Australian Government, 2013-14 Budget

Statement 5: Revenue

Since the 2012‑13 Budget, tax receipts have been revised down by around $17 billion in 2012‑13. This brings the total write‑down in tax receipts over the five years since the 2008‑09 Budget to around $170 billion. Since the 2012‑13 MYEFO, tax receipts have been revised down by around $60 billion over the four years to 2015‑16.

Tax receipts have been significantly affected by weaker than expected nominal GDP growth. Weaker commodity prices and the persistently high Australian dollar, which has put pressure on domestic prices, have hit company profits across most of the economy, including the resources sector. This has had a significant impact on the level of company tax receipts expected in 2012‑13 and over the forward estimates.

Lower than expected capital gains tax and resource rent taxes have compounded the fall in company tax receipts. Income tax withholding and consumption taxes have been revised down to a lesser extent, as wages are expected to grow modestly and consumption growth remains solid over the forward estimates. The fall in tax receipts have been partly offset by policy measures including measures designed to ensure the integrity of the tax base.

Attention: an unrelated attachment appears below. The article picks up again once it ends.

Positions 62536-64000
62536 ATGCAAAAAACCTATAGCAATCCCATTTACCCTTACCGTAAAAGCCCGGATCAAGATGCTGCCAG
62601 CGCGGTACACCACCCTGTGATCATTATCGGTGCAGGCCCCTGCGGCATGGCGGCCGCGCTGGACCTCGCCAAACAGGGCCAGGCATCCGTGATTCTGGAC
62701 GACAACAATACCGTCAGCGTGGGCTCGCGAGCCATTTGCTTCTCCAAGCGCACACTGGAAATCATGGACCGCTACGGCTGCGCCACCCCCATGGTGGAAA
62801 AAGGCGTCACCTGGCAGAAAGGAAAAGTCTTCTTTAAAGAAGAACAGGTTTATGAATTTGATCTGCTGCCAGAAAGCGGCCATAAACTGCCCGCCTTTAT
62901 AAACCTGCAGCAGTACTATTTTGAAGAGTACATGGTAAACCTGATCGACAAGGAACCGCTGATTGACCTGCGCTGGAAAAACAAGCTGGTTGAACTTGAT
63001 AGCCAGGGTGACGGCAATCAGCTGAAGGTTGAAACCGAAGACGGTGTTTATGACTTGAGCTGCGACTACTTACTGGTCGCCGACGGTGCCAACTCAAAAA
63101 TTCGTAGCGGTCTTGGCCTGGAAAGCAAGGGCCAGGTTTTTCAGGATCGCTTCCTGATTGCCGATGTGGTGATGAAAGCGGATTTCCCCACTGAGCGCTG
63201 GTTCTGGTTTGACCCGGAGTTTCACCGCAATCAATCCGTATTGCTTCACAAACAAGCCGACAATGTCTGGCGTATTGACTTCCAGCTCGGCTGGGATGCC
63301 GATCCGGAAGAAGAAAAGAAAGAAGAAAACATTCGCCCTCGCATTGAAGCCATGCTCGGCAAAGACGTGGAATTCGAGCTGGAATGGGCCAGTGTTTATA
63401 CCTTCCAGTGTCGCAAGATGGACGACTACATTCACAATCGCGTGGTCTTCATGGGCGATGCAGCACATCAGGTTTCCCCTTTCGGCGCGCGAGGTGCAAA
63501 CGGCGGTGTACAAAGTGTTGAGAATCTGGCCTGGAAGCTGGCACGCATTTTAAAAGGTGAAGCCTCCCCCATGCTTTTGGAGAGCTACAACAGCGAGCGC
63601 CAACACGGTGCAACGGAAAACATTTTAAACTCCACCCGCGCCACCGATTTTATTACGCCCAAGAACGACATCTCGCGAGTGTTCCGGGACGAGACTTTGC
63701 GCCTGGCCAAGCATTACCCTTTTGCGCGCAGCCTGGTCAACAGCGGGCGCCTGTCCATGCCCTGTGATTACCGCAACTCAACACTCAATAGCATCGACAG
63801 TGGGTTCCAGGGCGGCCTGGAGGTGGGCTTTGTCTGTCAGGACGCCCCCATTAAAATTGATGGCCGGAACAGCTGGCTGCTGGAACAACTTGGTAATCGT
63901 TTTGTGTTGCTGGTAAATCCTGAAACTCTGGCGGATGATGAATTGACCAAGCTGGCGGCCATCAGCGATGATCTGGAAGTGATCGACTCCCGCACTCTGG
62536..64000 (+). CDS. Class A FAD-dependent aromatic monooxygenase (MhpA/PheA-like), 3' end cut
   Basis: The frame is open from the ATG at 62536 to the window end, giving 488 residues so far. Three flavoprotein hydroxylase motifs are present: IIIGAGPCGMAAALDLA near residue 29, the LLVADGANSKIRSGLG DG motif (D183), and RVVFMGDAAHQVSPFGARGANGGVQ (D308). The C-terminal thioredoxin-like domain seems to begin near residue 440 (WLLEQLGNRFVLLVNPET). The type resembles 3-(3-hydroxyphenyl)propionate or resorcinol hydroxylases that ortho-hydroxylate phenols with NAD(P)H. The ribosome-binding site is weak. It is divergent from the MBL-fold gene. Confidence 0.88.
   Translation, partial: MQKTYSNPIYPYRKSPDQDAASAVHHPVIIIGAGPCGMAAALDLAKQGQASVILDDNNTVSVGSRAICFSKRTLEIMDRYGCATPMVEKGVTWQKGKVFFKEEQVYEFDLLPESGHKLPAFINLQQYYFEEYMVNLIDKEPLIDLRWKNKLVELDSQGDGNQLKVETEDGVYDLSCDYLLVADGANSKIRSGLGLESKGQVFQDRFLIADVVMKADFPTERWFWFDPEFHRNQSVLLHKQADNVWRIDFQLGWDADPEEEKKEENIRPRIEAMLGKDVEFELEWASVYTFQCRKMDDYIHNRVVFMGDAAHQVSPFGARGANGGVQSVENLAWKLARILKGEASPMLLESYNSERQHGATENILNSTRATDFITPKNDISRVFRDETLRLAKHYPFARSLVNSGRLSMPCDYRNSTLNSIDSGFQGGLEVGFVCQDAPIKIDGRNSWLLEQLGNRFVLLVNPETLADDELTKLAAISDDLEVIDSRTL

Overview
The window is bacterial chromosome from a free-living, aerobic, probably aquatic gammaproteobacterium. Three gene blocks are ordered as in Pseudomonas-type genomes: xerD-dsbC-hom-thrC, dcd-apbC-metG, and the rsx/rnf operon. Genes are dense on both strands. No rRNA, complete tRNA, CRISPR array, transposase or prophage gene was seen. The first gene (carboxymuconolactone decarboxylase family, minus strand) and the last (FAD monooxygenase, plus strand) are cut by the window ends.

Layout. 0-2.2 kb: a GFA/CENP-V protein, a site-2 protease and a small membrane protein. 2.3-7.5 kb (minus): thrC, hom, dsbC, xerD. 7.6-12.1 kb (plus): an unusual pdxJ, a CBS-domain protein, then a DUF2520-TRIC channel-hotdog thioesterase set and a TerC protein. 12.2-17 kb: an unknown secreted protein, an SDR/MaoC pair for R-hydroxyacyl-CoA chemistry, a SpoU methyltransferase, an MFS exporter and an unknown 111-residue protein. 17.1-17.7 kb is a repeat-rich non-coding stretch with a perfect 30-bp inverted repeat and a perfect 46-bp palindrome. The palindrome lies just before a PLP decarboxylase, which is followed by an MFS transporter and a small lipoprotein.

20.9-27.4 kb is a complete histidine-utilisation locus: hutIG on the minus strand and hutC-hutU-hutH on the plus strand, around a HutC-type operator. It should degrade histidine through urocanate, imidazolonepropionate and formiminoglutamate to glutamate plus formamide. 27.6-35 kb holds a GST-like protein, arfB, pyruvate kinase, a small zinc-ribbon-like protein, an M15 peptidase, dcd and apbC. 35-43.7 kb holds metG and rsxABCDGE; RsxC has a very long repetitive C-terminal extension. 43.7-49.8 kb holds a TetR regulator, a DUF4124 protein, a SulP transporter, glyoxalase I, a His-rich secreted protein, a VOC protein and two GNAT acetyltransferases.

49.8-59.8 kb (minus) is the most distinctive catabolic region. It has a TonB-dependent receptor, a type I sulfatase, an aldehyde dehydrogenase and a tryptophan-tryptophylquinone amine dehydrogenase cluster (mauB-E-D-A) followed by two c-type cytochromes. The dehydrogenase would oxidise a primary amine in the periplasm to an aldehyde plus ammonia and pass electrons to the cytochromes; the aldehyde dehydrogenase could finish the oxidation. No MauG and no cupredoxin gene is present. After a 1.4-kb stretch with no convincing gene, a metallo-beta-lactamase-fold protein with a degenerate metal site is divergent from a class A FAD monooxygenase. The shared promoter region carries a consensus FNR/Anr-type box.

The tax‑to‑GDP ratio is expected to rise from 21.5 per cent in 2012‑13 to 23.2 per cent by the end of the forward estimates. The average tax‑to‑GDP ratio in the five years to 2012‑13 is lower than any period since the five years ending in 1995‑96.

In 2012‑13 alone, tax receipts have been revised down by $33.5 billion since the 2010 Pre‑Election and Fiscal Outlook. If the tax‑to‑GDP ratio was the same as it was in 2007‑08 (23.7 per cent), the year immediately prior to the global financial crisis (GFC), tax receipts would be around $24 billion higher in 2013‑14.

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